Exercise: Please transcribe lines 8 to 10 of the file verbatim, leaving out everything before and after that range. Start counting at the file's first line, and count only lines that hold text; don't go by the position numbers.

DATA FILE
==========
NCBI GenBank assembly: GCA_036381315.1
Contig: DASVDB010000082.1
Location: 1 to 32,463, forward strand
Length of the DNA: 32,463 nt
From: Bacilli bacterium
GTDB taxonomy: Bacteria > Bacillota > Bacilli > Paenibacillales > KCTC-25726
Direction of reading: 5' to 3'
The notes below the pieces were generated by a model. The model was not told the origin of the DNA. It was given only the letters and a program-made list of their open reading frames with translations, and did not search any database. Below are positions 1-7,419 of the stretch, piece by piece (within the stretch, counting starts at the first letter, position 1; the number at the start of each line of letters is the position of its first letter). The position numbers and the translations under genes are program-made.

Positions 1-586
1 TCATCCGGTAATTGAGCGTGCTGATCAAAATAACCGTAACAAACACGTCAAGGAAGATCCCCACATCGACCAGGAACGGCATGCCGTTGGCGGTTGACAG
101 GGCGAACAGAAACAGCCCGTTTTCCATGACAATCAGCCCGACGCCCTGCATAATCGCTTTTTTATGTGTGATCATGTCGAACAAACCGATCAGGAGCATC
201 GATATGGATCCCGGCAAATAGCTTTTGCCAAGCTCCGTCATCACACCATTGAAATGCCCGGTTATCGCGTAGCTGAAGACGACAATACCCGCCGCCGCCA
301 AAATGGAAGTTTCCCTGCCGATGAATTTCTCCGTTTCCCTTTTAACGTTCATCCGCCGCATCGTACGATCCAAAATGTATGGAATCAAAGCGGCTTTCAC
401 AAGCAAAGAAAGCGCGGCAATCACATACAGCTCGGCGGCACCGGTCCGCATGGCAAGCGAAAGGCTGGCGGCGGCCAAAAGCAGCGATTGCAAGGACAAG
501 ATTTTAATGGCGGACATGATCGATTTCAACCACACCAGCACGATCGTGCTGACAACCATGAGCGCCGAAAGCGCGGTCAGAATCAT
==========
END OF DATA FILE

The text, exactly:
The notes below the pieces were generated by a model. The model was not told the origin of the DNA. It was given only the letters and a program-made list of their open reading frames with translations, and did not search any database. Below are positions 1-7,419 of the stretch, piece by piece (within the stretch, counting starts at the first letter, position 1; the number at the start of each line of letters is the position of its first letter). The position numbers and the translations under genes are program-made.

Positions 1-586
1 TCATCCGGTAATTGAGCGTGCTGATCAAAATAACCGTAACAAACACGTCAAGGAAGATCCCCACATCGACCAGGAACGGCATGCCGTTGGCGGTTGACAG